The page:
Last year I asked whether Christian leaders who quietly support increasing the rights of gays and lesbians in society and church should be outed. I asked because I have publicly stated my position, and I’m often asked told by others that they just know what so-and-so Christian leader/author/pastor thinks about “the gay issue.” In other words, some people suggest that particular Christian leaders are being coy about how they feel about same sex marriage or gay/lesbian ordination in order to not be punished in the Christian marketplace.
I was chastened by a friend of mine who leans toward full acceptance of gays and lesbians in all spheres of ecclesial and secular life. He’s a pastor, and he told me that there’s even more at stake for him. To make the gay issue a major trope of his preaching or pastoral leadership has implications for both his gay and hetero congregants. In fact, he told me that several lesbian couples in his church have asked him not to vocalize his opinions on the matter. They want their church experience to be free of the politics that their sexuality brings up elsewhere in their lives. Fair enough, I said.
Well, along comes the Believe Out Loud Campaign, meant to encourage mainline pastors who favor gay inclusion in church and society but fear congregational dissension to come out about their beliefs. [UPDATE: their website does not seem to work -- not a good sign for the campaign, which launched yesterday (Valentine's Day).] [NEWER UPDATE: Free advice: If you're trying to launch a social media campaign, pay the $19.95 on GoDaddy to get your own URL. And have your subpages up and running before you launch.]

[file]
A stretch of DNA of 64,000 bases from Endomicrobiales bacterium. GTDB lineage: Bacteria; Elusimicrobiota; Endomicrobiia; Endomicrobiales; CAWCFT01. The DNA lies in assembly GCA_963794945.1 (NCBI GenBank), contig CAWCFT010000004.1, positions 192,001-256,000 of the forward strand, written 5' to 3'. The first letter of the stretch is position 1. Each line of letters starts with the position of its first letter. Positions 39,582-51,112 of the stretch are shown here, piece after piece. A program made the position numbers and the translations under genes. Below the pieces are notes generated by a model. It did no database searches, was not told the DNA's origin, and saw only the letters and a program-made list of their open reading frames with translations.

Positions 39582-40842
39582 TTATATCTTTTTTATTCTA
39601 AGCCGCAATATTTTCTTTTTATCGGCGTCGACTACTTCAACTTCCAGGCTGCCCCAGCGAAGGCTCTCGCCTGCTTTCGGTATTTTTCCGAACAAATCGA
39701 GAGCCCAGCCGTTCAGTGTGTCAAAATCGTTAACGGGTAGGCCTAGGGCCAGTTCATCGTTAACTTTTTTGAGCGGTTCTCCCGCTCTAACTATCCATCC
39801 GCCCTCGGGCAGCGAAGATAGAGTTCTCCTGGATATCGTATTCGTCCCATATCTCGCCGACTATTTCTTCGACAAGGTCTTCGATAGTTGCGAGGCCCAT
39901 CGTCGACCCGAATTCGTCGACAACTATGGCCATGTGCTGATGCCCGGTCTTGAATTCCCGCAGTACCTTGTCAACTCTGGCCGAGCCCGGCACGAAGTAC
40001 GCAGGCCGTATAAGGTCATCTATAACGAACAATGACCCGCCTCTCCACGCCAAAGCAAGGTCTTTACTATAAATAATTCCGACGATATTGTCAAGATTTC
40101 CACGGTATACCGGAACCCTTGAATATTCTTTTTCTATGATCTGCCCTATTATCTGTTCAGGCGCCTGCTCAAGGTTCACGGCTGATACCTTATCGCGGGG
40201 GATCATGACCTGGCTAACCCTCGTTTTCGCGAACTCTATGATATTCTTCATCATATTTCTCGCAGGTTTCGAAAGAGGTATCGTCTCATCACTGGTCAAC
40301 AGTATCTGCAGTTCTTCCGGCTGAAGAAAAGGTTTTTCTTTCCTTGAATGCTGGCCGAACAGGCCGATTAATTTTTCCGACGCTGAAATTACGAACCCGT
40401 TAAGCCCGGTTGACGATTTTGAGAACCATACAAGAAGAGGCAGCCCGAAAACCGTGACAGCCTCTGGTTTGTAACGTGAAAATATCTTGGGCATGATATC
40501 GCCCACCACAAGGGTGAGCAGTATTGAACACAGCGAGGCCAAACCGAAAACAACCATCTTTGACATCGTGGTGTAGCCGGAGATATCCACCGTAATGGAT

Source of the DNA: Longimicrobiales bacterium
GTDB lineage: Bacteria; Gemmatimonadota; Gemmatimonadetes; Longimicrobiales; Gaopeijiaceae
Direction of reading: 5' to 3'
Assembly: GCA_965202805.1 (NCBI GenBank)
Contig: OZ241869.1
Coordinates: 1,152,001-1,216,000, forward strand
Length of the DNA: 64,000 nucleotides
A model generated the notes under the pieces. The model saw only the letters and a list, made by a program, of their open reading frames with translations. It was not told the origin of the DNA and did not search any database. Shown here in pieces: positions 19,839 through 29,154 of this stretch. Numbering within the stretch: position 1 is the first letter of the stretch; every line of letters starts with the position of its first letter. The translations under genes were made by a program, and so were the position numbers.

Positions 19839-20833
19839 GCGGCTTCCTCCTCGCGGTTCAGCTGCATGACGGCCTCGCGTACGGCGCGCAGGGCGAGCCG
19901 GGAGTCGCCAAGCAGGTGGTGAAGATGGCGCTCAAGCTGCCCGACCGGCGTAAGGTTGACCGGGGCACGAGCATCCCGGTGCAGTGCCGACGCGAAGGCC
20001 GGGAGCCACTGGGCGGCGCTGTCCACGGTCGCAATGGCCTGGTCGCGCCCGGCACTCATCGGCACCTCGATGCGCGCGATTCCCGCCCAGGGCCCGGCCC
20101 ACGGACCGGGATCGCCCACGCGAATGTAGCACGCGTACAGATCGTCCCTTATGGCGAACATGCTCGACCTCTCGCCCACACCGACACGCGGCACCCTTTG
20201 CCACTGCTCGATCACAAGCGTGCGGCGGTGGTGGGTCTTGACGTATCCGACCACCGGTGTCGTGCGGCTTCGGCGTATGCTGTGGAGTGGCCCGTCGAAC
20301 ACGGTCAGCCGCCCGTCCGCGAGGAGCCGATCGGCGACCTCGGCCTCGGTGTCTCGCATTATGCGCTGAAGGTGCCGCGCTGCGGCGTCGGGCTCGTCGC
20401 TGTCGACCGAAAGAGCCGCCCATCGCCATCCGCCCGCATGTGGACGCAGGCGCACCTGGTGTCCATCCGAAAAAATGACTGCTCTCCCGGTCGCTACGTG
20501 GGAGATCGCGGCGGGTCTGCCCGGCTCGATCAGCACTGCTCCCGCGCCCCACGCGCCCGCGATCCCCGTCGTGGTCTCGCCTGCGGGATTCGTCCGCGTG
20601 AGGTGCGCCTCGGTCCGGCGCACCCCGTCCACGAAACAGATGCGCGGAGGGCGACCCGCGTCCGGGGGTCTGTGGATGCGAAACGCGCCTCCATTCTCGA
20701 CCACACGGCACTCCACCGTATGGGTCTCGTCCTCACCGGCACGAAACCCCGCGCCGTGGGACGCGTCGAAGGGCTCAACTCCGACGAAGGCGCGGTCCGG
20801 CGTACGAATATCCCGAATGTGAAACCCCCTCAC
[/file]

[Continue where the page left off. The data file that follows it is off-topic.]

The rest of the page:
Religion Dispatches quotes Robert Chase, who is running the campaign, saying,
Believe Out Loud signals that the effort to achieve LGBT justice within American Christianity has reached movement proportions. By reaching out to those who are still uncertain about homosexuality in the church, we expand the conversation. As individuals begin to move from fear to empathy, from ignorance to understanding, and from apathy to action, a new space is created for extravagant welcome to all.
The RD piece, by Peter Laarman, goes on to note that, depending on one’s perspective, the untold thousands of gay-friendly clergy who keep their mouths shut about their opinions on the matter are “silent friends” (so says author Steve Clapp), or the “uncertain middle” (so says author Robert P. Jones). Laarman goes on,
Believe Out Loud has serious ambitions: it does not simply aim to lay the groundwork for healthier conversations and new perceptions within Christian communities; it expects to spur a significant increase in the number of congregations that are actively engaged in formal processes either to become officially welcoming for the first time — or to upgrade the quality of their LGBT-related ministries, in the event that they are already officially “on record” as welcoming queer people.
What Laarman does not do in the RD piece is cast a critical eye toward the campaign. Instead, the end of the article is populated with adoring quotes from denominational wonks and a Human Rights Campaign staffer.
But it reminds me of the spate of United Church of Christ ads that I referred to as “silly” in my book, The New Christians. Why silly? First, because they caricatured evangelicals. And second, because ad campaigns are not going to rescue dying denominations.
Believe Out Loud is a bit different. The goal, it seems, is to foster conversation among moderate mainline (and even evangelical) congregations. That, it seems to me, is a good thing. But will it work? I doubt it. (First, they’d better get their website up.)
Do you think it will work?